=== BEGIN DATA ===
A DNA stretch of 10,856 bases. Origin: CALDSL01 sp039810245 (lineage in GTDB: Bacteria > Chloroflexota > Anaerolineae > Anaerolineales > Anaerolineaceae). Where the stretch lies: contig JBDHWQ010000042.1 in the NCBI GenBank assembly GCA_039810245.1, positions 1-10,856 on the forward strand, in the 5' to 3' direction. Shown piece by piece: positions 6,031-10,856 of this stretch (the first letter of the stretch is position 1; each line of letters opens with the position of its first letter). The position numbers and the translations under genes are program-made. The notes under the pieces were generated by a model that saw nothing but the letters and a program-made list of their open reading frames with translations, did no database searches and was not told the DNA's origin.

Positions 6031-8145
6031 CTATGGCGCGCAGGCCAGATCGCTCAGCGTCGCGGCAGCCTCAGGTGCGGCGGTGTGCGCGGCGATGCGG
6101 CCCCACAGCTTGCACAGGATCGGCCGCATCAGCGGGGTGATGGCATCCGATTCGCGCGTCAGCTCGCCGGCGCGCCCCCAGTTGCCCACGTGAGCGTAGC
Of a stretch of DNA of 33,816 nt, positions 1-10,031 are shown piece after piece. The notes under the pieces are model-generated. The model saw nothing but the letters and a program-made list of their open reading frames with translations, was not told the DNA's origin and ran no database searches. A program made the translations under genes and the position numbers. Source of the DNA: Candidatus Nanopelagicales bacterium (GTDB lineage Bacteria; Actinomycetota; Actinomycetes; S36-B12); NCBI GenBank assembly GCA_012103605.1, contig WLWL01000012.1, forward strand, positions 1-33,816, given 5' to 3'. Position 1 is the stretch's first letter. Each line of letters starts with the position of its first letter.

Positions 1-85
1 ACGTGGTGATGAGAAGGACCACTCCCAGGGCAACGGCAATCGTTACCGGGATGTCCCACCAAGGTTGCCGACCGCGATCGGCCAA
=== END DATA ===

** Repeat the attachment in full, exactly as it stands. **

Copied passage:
A DNA stretch of 10,856 bases. Origin: CALDSL01 sp039810245 (lineage in GTDB: Bacteria > Chloroflexota > Anaerolineae > Anaerolineales > Anaerolineaceae). Where the stretch lies: contig JBDHWQ010000042.1 in the NCBI GenBank assembly GCA_039810245.1, positions 1-10,856 on the forward strand, in the 5' to 3' direction. Shown piece by piece: positions 6,031-10,856 of this stretch (the first letter of the stretch is position 1; each line of letters opens with the position of its first letter). The position numbers and the translations under genes are program-made. The notes under the pieces were generated by a model that saw nothing but the letters and a program-made list of their open reading frames with translations, did no database searches and was not told the DNA's origin.

Positions 6031-8145
6031 CTATGGCGCGCAGGCCAGATCGCTCAGCGTCGCGGCAGCCTCAGGTGCGGCGGTGTGCGCGGCGATGCGG
6101 CCCCACAGCTTGCACAGGATCGGCCGCATCAGCGGGGTGATGGCATCCGATTCGCGCGTCAGCTCGCCGGCGCGCCCCCAGTTGCCCACGTGAGCGTAGC
Of a stretch of DNA of 33,816 nt, positions 1-10,031 are shown piece after piece. The notes under the pieces are model-generated. The model saw nothing but the letters and a program-made list of their open reading frames with translations, was not told the DNA's origin and ran no database searches. A program made the translations under genes and the position numbers. Source of the DNA: Candidatus Nanopelagicales bacterium (GTDB lineage Bacteria; Actinomycetota; Actinomycetes; S36-B12); NCBI GenBank assembly GCA_012103605.1, contig WLWL01000012.1, forward strand, positions 1-33,816, given 5' to 3'. Position 1 is the stretch's first letter. Each line of letters starts with the position of its first letter.

Positions 1-85
1 ACGTGGTGATGAGAAGGACCACTCCCAGGGCAACGGCAATCGTTACCGGGATGTCCCACCAAGGTTGCCGACCGCGATCGGCCAA